What I was hoping to get was (Apple) Records. And ya, I know; you can't eat a record, But that answer ap"peel"ed to me for a few reasons - a,) a picture of an apple is sort of a record of one, b.) the doubling up, as well as a two word answer, I thought could have been hinted at by the double Dali business, and c.) it was fun! (And rather whimsical? ;) )
So way too complex and slightly haphazard, but as the Commodore said; Hey, Surrealism! :lol:

RichA2
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#377

Post by RichA2 » Mon Aug 03, 2020 4:20 pm

Questions for those who got this one, particularly the experienced solvers:

1. What led you to look at the artists’ first names for the meta solution? Is this a standard puzzle construction technique or just an inspiration based on having done so many of these and knowing how to think creatively?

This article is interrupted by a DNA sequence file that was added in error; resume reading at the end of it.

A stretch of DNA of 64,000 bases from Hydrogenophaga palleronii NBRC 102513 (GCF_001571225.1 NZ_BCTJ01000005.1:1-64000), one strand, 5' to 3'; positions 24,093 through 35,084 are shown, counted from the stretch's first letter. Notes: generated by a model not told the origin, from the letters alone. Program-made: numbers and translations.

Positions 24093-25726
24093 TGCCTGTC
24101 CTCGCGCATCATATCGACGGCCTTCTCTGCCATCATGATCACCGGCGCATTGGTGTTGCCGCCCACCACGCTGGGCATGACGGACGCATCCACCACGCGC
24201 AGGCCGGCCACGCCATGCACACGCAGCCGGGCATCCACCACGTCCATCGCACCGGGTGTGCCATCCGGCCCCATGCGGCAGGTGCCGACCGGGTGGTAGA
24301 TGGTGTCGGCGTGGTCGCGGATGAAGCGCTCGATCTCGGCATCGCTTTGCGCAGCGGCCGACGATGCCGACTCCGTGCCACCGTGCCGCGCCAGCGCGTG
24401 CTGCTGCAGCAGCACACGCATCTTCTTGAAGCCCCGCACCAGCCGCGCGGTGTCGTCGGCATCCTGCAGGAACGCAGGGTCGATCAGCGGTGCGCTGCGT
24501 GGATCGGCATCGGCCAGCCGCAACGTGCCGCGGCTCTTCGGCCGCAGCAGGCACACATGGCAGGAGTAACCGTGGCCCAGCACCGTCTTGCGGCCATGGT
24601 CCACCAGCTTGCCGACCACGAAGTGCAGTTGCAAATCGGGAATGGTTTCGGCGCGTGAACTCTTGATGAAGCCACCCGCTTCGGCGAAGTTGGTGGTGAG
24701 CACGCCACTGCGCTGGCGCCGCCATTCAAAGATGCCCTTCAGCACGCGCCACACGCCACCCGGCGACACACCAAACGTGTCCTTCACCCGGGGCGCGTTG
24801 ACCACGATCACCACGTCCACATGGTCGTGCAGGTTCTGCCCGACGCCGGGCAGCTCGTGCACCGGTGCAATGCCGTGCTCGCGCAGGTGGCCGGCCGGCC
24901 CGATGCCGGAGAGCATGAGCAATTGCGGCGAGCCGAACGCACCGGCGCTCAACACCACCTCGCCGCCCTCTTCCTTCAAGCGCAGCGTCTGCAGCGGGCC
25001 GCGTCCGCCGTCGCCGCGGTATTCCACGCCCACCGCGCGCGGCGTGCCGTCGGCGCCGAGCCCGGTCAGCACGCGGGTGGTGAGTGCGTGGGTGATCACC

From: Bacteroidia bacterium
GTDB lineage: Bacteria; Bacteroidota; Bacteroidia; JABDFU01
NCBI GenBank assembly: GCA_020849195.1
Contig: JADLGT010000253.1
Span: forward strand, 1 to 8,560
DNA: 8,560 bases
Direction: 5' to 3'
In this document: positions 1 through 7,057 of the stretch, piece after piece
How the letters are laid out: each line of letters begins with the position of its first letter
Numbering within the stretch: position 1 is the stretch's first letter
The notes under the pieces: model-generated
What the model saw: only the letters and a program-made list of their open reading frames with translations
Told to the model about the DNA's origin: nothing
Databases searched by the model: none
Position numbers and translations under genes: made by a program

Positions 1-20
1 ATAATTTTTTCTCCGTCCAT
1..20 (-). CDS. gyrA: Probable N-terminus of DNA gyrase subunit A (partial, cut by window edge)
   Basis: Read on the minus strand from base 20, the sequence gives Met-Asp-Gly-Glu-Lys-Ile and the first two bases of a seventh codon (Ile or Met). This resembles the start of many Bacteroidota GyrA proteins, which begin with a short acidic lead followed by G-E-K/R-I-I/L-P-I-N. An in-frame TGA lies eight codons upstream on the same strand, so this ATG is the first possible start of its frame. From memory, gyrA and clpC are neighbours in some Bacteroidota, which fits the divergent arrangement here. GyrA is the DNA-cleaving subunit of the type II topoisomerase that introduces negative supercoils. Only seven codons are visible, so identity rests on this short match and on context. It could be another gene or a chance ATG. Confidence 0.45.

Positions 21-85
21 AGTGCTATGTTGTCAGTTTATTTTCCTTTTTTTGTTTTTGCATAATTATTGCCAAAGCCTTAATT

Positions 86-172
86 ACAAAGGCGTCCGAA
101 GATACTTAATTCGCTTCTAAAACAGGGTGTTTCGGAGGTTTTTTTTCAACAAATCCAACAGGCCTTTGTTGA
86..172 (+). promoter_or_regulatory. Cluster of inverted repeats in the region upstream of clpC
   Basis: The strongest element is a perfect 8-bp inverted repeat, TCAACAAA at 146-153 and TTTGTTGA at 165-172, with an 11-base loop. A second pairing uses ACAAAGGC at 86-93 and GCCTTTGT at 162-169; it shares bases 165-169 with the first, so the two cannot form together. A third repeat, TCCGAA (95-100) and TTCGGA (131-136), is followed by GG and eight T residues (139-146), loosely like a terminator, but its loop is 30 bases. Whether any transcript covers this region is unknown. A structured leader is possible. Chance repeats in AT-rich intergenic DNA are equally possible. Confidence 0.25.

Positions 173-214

2. Is the answer to the meta puzzle always a single short word, or are the answers sometimes longer? I get that the description sometimes specifies a number of letters and that each theme answer then supplies a letter in some way, but for puzzles with no length specified can the answer be a phrase or even a sentence? In this case, I tried to fashion a solution using the theme answer letters that were not used in the artists’ names. I got to some interesting formulations several words long, but nowhere close to GRAPES. Was I wasting my time even contemplating a longer solution?

Thanks for any insight you might have. Congratulations to the many who got to shore. Hope to join you one of these weeks.

Nlbil
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#378

Post by Nlbil » Mon Aug 03, 2020 4:20 pm

This was the quickest "solve" I have ever done and ever will!!! So we were traveling so I couldn't do the puzzle. But I looked at it and saw that it was asking for a fruit often painted by artists. So as luck would have it, I had just called the hotel clerk to get the WiFi password. You guessed it. It was "grapes." So I thought that was quite a coincidence so I submitted it! If I had won the mug, it would have been pretty funny!!